Regional banks wonder: When’s the right time to release loss reserves?

Regional banks remain cautious about releasing loan-loss reserves, even as some of their counterparts have already started to trim allowances in response to government stimulus efforts and rapid progress in the rollout of the coronavirus vaccine.

Citizens Financial Group, M&T Bank and Huntington Bancshares — whose combined allowance for loan losses totaled $6.3 billion at the end of 2020, nearly double the amount from the prior year — aren’t yet ready to say for sure when they will begin releasing reserves set aside during the pandemic recession to cover potential loan losses. During a virtual industry conference Wednesday, executives from all three companies said they continue to monitor the economy for signs that recovery is underway.

Huntington Bank in Columbus, Ohio, is among the regional banks still grappling with when to start drawing down allowances set aside for bad loans.

“There’s still a lot of uncertainty out there,” M&T Chief Financial Officer Darren King said during the conference, which was hosted by RBC Capital Markets. The Buffalo, N.Y., company moved about $500 million of loans, mostly leisure- and hospitality-related, into nonaccrual status in the fourth quarter and while hotel and event bookings have picked up, hotel stays ar4en’t expected to pick up until later in the year, King said.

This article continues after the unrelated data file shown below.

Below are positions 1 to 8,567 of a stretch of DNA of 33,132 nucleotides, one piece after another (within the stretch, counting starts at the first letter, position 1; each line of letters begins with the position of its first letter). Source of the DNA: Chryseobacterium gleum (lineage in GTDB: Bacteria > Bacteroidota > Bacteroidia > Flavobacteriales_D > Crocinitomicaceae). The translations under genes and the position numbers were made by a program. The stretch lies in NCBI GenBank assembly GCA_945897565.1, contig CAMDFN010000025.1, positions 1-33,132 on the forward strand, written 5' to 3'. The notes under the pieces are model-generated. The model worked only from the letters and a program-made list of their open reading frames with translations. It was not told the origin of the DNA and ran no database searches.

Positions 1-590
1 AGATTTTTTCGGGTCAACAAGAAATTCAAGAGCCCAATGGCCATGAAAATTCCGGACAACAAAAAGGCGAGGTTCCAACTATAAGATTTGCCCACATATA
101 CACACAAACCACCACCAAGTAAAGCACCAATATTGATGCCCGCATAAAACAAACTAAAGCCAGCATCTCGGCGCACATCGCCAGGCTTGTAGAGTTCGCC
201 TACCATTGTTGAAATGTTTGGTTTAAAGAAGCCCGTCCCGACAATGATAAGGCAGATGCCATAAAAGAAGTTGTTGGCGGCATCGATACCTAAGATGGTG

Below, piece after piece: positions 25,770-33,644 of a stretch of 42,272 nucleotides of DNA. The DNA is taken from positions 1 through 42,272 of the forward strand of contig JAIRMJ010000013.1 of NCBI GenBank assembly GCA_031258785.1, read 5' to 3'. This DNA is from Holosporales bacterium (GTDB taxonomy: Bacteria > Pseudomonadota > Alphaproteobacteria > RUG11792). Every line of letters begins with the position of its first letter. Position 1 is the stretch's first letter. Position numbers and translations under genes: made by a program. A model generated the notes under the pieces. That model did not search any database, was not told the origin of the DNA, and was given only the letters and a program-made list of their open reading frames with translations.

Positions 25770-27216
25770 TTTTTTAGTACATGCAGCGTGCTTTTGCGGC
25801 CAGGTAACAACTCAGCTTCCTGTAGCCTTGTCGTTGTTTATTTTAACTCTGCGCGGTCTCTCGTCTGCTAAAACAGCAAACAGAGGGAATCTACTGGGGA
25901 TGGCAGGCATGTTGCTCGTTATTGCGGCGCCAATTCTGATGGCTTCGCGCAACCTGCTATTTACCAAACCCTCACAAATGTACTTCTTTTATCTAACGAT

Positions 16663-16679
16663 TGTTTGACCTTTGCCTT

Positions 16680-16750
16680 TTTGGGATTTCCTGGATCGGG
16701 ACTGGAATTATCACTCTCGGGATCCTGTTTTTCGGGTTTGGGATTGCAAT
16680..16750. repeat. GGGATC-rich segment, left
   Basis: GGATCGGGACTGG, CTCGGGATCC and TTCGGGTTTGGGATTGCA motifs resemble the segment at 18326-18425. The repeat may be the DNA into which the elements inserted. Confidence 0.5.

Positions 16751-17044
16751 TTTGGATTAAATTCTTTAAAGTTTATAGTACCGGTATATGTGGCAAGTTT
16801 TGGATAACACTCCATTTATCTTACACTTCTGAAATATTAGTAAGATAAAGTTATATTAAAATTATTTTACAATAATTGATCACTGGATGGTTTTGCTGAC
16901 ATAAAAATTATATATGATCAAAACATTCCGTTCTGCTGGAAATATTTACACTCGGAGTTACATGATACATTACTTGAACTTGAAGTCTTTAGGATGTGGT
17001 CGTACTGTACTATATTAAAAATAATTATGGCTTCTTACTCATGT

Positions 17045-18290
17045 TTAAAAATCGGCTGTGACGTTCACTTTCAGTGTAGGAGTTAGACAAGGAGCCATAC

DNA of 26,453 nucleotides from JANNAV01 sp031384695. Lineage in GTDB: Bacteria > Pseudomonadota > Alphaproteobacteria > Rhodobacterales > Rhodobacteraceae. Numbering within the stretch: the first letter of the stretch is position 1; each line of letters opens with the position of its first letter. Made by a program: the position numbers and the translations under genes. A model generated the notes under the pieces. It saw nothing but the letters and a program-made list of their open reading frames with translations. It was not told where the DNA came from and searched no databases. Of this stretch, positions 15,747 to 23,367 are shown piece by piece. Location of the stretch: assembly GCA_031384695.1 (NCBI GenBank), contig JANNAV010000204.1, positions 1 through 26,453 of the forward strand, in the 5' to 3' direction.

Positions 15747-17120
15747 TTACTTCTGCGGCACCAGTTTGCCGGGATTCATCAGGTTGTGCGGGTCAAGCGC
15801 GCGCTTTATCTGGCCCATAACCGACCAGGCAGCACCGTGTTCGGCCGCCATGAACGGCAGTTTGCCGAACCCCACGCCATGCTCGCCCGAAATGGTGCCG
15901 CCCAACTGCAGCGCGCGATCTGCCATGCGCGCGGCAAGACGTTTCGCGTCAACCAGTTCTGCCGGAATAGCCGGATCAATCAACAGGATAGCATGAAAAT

“Until those [bookings] show up in revenue and [net operating income], it would be a little bit premature to take action on that,” he said. “So we’ve got some portfolios where you can see the strength and improvements, but other ones where we’re still not quite there yet.”

Banks added billions of dollars to their loss reserves last year in anticipation of waves of soured loans. Loss provisioning ramped up in the second quarter when lockdowns ground the economy to a halt, but by the third quarter some banks began to let some reserves go, citing factors such as fewer-than-expected charge-offs and improvements in commercial loan pipelines.

The nation’s four largest banks — JPMorgan Chase, Bank of America, Citigroup and Wells Fargo — released allowances during the fourth quarter, while others held steady.

Meanwhile, Huntington Bancshares in Columbus added $130 million in provisions for the fourth quarter. Now, amid the vaccine rollout and some optimism about the recovery, the company expects to start drawing down its reserves over the course of this year, CFO Zach Wasserman said Wednesday.

“I can’t say with precision what that trajectory is,” he said. “My expectation is as we go throughout the course of 2021, you’ll see a return to the beginning of moving back to pre-COVID levels of reserves.”

The message from Providence, R.I.-based Citizens was similar. While some consumer and commercial retail credit trends “are very positive,” the company is keeping a close eye on retail, hospitality, casual dining and energy, CFO John Woods said. A decision about first-quarter provisions will be made soon, he added.

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